State of the (WordPress) Themes

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In this session, Ryan Imel of WPCandy talks briefly about how WordPress themes have changed over the past several years, including free themes, premium themes, default themes, theme frameworks and of course, theme options!

As you might know I’m obsessed with theme options, and I even started a blog about them, which was supposed to showcase both great and “not so great” theme options panels. I had quite a hard time finding great theme options pages, as opposed to ones I didn’t like, so as Ryan mentioned in his talk, people often refer to that blog as the “Theme Options Porn” blog.

However, I have a feeling that the Theme Customizer introduced in WordPress 3.4, might totally change things, and render my blog useless (which I don’t mind!) I’m stumbling across more and more themes that “squeeze” their options into the customizer, which is great. And there’s a great tutorial by Otto showing you how to do that. Thanks Otto!

Obviously most of the themes are still doing both, Theme Options and Customizer Options, but I don’t think that’ll last for long and here’s why. There’s never been an easier API to create powerful, core-like and future-proof controls, such as color pickers, image uploaders, ond others. Once you figure it out, you’ll see that it’s easier (and much less code) to write options for the Customizer, and you’ll never want to go back.

I must admit I’m scared of a theme like Weaver, putting all of its options into the Customizer, but then again, the Customizer has already got most of the controls you’d ever use for theme options, as well as options sectioning out of the box! It’ll be much more difficult to create a non-WordPress (or what Ryan calls the “Russian Doll Syndrome”) experience. Having said that, one might think that the Customizer is restricting WordPress theme developers, by setting rules to what you can do, and what you can’t do, as well as a pre-defined user interface, which you can’t really change (not supposed to at least).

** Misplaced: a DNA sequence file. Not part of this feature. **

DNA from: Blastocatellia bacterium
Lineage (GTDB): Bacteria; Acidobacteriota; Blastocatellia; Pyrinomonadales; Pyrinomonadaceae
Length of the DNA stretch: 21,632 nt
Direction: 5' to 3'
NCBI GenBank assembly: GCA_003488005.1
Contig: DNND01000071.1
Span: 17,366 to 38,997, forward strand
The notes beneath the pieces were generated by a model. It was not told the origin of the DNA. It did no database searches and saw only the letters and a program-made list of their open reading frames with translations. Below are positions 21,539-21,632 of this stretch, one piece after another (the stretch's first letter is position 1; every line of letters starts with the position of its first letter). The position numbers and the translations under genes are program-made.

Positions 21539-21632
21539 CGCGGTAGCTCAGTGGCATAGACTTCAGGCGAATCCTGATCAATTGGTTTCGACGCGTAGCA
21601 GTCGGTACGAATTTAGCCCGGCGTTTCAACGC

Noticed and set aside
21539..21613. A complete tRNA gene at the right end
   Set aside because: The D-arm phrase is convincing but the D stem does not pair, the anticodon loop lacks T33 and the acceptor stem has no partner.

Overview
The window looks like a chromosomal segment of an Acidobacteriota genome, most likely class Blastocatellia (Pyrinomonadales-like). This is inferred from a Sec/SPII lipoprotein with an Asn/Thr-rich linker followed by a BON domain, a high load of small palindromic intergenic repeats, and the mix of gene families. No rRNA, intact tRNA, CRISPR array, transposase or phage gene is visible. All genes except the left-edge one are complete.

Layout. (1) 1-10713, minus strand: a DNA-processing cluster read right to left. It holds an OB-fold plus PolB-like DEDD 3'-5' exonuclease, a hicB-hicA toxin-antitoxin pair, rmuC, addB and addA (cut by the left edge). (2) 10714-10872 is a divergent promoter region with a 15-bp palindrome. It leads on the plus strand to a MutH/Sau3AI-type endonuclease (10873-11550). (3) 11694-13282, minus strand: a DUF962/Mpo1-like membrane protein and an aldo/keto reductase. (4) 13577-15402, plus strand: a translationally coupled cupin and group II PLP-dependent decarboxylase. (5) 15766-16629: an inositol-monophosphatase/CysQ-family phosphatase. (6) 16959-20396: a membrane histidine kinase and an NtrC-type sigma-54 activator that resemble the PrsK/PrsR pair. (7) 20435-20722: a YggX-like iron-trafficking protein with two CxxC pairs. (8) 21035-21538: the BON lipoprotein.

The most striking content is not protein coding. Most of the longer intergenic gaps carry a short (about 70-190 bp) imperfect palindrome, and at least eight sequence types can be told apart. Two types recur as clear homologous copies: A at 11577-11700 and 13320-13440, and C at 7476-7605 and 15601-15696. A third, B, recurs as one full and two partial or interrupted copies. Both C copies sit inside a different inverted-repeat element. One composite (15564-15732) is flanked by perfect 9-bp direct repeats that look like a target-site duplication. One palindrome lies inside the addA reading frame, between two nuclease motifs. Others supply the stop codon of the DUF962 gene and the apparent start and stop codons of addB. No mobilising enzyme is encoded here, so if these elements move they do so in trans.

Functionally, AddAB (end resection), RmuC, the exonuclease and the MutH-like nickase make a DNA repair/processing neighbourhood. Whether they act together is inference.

I’d say that the Customizer is not only guiding theme developers to create better, usable theme settings, but also empowering them to do so. Besides, you can always extend a Customizer control and customize the hell out of it, though you probably shouldn’t :)

Anyway, that’s just my thinking about the state future of WordPress themes. Let’s hope Ryan gives a similar talk next year, and see how things change. What do you think about theme options pages? What do you think will change over the next year? Do you see huge potential in the Theme Customizer like I do? Please, share your thoughts by posting a comment. Thanks!

About the author

Konstantin Kovshenin

WordPress Core Contributor, ex-Automattician, public speaker and consultant, enjoying life in Moscow. I blog about tech, WordPress and DevOps.


  • I used Customizer a little bit in Path theme. Most of the code is from Otto, Twenty Eleven or Justin Tadlock. It’s pretty cool even if I have used theme settings page also. Basically there is just Footer text and global layout added, all the other features come from core.

  • Tons of potential, especially as the idea of a live preview makes its way to more than themes (post editing?!). However, there is something that I think is a little bit of a deal killer right at this moment, at least in terms of killing off separate screens for options – the customizer is completely inaccessible via keyboard, which makes themes that utilize the customizer-only unusable by those who do not/cannot use a mouse.

    Didn’t come comment with this intention, but I sure would love somebody to work on it :D

    • Hey Helen, thanks for stopping by to comment! You’re absolutely right about Customizer’s accessibility, and I think it’s important to address that issue in the coming releases. Even more important, than building separate screens for theme options, which we don’t do with accessibility in mind anyway, especially those with drag and drop interfaces, right? ;)

      Hope you’re having a great Thursday!

  • I think it will take some time before more themes start to utilize this. A lot of authors don’t really understand the settings API and rely on one of the “options frameworks” out there. I’m sure somebody will release a good customizer framework for authors to use in the near future.

    • Hey there Chris, good to see you around :) I think the Customizer is easy enough to use, and easy enough to extend, and a “framework” on top of that would only complicate things. I do understand many concerns with the Settings API, because it’s not as easy to get started, but then again, it’s easy enough to create reusable controls and perhaps share them with others.

      The complexity of the Settings API (and add_menu_page in general) is what I think will guide people towards using the Customizer instead. Options frameworks will continue to live for plugin developers, though I think that if you’re capable of developing a WordPress plugin, using the Settings API should be peanuts :)

      Thanks for stopping by to comment!